A charity which supports local families who have lost a baby has paid for a £17,000 refurbishment and expansion of Kettering General Hospital’s bereavement facilities.
Northamptonshire SANDS (the Stillborn and Neonatal Death Charity) has been supporting the improvement work since December last year – and it is now complete.
The work has involved revamping the hospital’s existing bereavement room in its Delivery Suite – the Snowdrop Room – with new curtains, blinds, crockery, a fold-away chair/bed and a new back door.
And a new back door now accesses a fully enclosed bereavement garden area which has been created as a place where families can spend time to start to come to terms with their loss.It has a gazebo, flowers, chairs and a table.
Northants SANDS chair, Maggie Berrow, said: “Having a place where parents can have some privacy and be supported after the trauma of a bereavement is very important.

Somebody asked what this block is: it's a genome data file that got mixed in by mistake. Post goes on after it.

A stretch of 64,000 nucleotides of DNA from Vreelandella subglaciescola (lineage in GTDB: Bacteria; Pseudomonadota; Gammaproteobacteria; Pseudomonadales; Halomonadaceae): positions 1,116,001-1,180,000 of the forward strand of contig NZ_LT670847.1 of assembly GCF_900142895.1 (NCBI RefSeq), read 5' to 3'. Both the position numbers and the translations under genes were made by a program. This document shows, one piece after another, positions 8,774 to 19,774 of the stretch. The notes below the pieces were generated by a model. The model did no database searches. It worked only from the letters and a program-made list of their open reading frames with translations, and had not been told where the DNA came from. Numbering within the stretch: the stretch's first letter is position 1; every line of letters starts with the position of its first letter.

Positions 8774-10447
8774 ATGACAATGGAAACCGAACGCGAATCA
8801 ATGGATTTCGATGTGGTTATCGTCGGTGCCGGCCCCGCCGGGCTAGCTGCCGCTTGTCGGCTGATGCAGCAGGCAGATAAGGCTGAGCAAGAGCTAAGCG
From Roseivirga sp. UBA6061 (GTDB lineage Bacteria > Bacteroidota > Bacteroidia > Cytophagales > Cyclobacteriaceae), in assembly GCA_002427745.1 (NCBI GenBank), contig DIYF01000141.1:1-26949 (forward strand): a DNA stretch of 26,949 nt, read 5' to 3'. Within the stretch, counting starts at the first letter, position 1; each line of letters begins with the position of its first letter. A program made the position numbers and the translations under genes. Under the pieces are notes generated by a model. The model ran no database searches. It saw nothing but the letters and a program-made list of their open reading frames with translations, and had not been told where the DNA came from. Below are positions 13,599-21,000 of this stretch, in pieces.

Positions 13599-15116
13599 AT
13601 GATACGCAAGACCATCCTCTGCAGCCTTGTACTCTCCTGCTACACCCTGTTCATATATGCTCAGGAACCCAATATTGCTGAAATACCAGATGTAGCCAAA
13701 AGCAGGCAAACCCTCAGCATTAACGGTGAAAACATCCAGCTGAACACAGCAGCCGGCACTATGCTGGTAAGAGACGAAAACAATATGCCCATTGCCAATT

“They may have come into hospital with the expectation they were going to have a baby and then need to come to terms with the fact they will be leaving with empty arms.
“We have supported the hospital in improving its existing Snowdrop Room to make it a better environment for families and by creating a new special space just outside where they can spend time.”
KGH bereavement midwife, Stephanie Fretter, said: “Snowdrop Room is place where a mum who has had a miscarriage, stillbirth, or neonatal death can go to have some specialist support and private time with their baby and family.
“SANDS have enabled us to significantly improve the Snowdrop Room itself and create a bereavement garden that adjoins with it.
“This is a place where families can go and spend time and talk with one another and be with their baby.
“We can’t thank SANDS enough for their amazing support in bringing these improvements together.”
KGH painter and decorator Willie Adams noticed that the gazebo and its fenced in area needed painting and spent many hours over a two week period dropping in and doing the work for free in his spare time.
He said: “I was doing some painting in a nearby corridor when I saw the improvements being made and I volunteered to help as it was obviously such a great thing to support.”
The money for the refurbishment came from Northamptonshire SANDS ongoing fundraising programmes within the local community which are very well supported.